Saturday, May 31, 2008
If $4 Gas Is Bad, Just Wait $7 a Gallon Gas Is Possible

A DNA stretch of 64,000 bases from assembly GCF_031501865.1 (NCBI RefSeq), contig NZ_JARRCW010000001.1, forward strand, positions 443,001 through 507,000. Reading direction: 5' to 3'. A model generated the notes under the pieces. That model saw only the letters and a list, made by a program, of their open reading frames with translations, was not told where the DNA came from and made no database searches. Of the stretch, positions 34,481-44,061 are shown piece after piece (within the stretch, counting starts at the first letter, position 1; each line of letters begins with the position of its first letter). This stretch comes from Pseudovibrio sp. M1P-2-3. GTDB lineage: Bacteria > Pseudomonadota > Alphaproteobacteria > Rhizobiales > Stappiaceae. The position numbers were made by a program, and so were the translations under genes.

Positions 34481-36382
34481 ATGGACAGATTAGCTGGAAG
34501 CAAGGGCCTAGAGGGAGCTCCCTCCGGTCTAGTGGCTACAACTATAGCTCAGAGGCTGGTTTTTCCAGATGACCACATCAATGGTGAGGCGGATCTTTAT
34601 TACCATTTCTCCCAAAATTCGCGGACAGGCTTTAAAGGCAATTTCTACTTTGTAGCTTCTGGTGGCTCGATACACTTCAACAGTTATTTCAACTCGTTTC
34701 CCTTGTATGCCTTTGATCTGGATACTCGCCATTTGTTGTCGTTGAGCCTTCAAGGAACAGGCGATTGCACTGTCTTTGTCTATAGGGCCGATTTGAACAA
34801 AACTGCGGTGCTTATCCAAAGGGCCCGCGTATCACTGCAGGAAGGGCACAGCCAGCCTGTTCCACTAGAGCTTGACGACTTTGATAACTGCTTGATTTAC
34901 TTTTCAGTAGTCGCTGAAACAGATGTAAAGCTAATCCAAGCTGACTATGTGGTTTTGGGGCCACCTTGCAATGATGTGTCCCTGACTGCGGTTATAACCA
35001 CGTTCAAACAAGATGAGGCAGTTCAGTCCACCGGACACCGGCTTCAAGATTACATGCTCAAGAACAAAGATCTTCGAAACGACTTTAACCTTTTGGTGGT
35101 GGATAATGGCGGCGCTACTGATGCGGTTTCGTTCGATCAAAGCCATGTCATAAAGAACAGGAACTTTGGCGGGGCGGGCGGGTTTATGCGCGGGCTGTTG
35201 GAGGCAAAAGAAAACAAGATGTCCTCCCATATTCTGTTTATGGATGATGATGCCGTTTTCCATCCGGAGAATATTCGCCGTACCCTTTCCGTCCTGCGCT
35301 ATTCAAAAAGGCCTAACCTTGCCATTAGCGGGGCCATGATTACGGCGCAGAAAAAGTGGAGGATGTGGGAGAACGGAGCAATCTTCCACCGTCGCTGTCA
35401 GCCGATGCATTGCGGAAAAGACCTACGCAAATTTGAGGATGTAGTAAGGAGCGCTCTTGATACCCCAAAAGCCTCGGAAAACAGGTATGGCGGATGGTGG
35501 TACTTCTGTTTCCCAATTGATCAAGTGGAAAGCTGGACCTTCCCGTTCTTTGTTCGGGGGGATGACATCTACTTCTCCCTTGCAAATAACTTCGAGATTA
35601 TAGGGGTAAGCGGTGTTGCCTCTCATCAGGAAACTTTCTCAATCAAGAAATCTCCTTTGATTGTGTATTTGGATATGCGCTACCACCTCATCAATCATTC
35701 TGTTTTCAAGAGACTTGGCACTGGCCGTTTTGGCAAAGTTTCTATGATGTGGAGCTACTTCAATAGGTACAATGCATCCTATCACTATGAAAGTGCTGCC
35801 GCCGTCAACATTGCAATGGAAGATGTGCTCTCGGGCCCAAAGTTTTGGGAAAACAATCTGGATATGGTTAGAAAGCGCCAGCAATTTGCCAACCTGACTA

Judging from the futures markets, shock at the gas pump is bound to get worse. Maybe much worse. Since the beginning of the year, benchmark oil and gasoline futures on the New York Mercantile Exchange both have increased by more than a third, but the average retail price of gasoline in the U.S. has risen by 22%. That bodes ill for consumers.So far, oil refiners and petroleum-product distributors have absorbed much of the increase, but their ability to continue to swallow losses and operate at thin margins is limited. Many analysts consider $4-a-gallon retail gasoline across the U.S. a foregone conclusion this summer driving season, a period of typically peak demand, but those estimates take only current record-high oil prices into account. Thursday, light, sweet crude futures breached $135 a barrel, more than double the price a year ago. If oil hits $200 a barrel, which is the upper end of Goldman Sach's prediction for prices over the next six months to two years, the gasoline picture changes quite dramatically. At $200 a barrel, crude alone would cost $4.76 a gallon. Add on the costs of refining and distributing as well as taxes, and pump prices could rise to a range of $6 to $7 a gallon.